The nuns who taught me maintained that none of us could receive a 100% score on our papers or tests.  “Only God is perfect,” they insisted.  We nodded our heads in agreement, but some of us could not be convinced that we couldn’t write a perfect paper or answer every question correctly.  The nuns’ faith-based dictum in fact forced some of us to try harder and harder, to become obsessive, to nastily compete and condescend.

The nuns didn’t tell us of the stress that comes with the desire to achieve perfection, or with possession of what we perceive to be perfect—something material, or even looks or life.  They didn’t tell us that possessing what we perceive to be perfect can bring forth fear:  If there is perfection, then inevitably there comes a flaw, an injury, a loss.

A sense of relaxation settles in when a possession finally rips, or chips, or stains.  Worry dissipates.  The new car’s fender is now askew; we no longer have to fear “the first dent.”  Darning a tear in a favorite blouse brings a smile of contentment.  And yes, I survived those moments when I found my beautiful toddlers eating dirt…and other things.       

Perhaps my beloved nuns were on to something more worldly.  It is our imperfections that make us interesting.  It is our imperfections that compel us to continue the task, the process, the journey.  It is imperfection that helps us to see more clearly, more carefully.  That helps us to embrace and employ our creative bent.  

It is imperfection that endears us to others.  Here, I consider two Labradors of days gone by, Michael and Calvin.  Michael had ears like Yoda, of Star Wars fame.  Calvin could not accept that he was finally safe; he shredded my house plants if left alone.  Neither dog ever really trained.  Yet, we loved them, and Calvin in particular knew that if he stole into one of the boys’ beds on a night when they were troubled, he would not be ushered out.  Michael and Calvin both took excellent care of those who needed care, even as they shed over the furniture and threw up on the rug just as company arrived.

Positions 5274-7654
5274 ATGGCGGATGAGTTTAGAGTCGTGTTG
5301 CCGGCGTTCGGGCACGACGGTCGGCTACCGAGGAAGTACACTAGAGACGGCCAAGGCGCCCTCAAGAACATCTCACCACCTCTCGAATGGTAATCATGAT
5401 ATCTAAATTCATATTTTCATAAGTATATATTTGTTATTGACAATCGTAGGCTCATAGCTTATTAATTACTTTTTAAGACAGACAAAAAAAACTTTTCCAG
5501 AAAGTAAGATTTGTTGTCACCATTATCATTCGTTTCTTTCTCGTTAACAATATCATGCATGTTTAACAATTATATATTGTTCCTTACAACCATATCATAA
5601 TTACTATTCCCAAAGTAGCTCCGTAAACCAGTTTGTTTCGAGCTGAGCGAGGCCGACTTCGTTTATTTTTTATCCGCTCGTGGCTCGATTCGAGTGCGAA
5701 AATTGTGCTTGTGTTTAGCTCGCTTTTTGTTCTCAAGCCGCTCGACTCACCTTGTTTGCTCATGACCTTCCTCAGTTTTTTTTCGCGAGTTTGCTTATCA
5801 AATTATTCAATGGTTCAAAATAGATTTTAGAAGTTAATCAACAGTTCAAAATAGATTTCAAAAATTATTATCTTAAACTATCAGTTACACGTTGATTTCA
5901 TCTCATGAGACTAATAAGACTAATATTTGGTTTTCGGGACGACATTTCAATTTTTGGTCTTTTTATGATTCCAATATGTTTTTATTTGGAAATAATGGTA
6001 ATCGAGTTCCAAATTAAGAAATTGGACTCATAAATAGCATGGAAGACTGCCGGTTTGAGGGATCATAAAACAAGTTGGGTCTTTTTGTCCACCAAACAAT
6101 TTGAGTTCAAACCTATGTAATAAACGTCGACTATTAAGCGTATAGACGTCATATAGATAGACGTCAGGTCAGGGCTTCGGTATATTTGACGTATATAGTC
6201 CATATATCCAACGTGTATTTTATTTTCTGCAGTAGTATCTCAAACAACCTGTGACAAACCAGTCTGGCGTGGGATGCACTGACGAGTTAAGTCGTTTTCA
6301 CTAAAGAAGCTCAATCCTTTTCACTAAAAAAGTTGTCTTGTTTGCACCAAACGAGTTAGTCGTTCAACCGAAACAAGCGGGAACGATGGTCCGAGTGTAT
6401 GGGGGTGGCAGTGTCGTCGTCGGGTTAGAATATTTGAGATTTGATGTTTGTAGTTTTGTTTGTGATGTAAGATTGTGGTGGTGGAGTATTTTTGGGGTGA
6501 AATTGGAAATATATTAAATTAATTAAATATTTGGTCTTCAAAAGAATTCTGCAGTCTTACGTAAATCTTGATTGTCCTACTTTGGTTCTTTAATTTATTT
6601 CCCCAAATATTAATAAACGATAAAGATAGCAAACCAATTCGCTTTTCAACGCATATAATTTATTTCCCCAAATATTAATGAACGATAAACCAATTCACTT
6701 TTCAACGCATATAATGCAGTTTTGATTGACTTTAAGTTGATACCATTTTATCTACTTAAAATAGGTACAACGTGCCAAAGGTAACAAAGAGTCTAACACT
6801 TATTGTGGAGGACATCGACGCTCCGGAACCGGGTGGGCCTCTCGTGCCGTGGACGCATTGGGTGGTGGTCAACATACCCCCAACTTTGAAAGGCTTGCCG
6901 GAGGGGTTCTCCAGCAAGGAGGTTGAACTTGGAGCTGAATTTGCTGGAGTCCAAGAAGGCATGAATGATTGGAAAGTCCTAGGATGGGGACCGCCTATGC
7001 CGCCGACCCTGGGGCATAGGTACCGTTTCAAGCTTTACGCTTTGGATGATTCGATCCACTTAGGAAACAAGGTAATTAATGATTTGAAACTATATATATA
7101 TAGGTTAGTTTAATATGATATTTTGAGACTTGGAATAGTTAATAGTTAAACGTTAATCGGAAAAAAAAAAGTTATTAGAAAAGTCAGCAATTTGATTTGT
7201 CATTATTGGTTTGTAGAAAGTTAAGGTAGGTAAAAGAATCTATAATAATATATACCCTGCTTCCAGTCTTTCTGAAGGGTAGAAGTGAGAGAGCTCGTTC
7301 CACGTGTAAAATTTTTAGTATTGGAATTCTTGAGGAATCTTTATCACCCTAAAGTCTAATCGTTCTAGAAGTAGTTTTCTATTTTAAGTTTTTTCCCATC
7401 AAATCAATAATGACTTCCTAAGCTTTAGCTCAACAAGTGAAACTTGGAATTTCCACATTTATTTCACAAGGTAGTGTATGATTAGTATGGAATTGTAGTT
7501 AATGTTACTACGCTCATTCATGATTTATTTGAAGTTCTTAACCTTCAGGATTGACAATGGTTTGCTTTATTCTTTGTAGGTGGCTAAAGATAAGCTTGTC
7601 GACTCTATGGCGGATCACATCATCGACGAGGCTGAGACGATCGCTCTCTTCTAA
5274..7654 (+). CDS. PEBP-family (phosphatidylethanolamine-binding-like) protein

I knew a broken little boy, Harold.  His father had abandoned him and his mother.  His mother found a day care for the days she needed to be alone, a baby sitter for the nights she needed the bars.  She dropped Harold off at 6:30 in the morning, when I opened the day care center, and arrived past closing.  Harold ripped books, broke toys.  One morning, while helping me ready the day care for the day’s events, he put his hands in the goldfish aquarium.  A bit later, I noticed the aquarium was empty.  “I ate them.” he told me.  To this day, Harold is the only child whose name and face I remember from the center, the only child at the center whose life I still wonder—and worry—about.     

A client of mine at the writing center where I once worked asked for help on a paper in which he argued that mistakes made during a live classical performance should not be removed during the editing of the recorded performance.  He maintained that the tiny errors, heard only by professionals, gave uniqueness and life to the piece.  Some Japanese artists adhere to Wabi Sabi, an ancient philosophy that sees beauty in imperfection.  These artists allow accidental flaws to remain in their creations and will often deliberately insert a flaw. The piece whispers “Broken!” and in that whisper, the work of art soars in uniqueness, loveliness, and even value.  In a way, the artist becomes a living part of the work, which itself lives.  Creator and creation cannot be separated.  

The hymn that Cat Stevens brought to a broader audience begins, “Morning has broken, like the first morning.”  That hymn was sung at my mother-in-law’s memorial service.  This past June 9th, the anniversary of her death, the hymn was sung at a church service my husband and I were attending.  For the first time, I heard the strange message: that morning breaks.  Every single dawn, morning neither softly flows or hurls itself into our lives.  It breaks, like an egg, exposing its yolk of protein.  Like a falling glass, the shards tinkling and reflecting as a rainbow.  It breaks, like bread is broken over a meal of soup and wine.  Morning breaks, and in the shards of dawn, it opens wide and offers goodness and troubles.  It offers pain and balm.  It offers light and shadow.  It offers birth and death.  No day is like another.  Wabi Sabi.  It is unique.  It lives.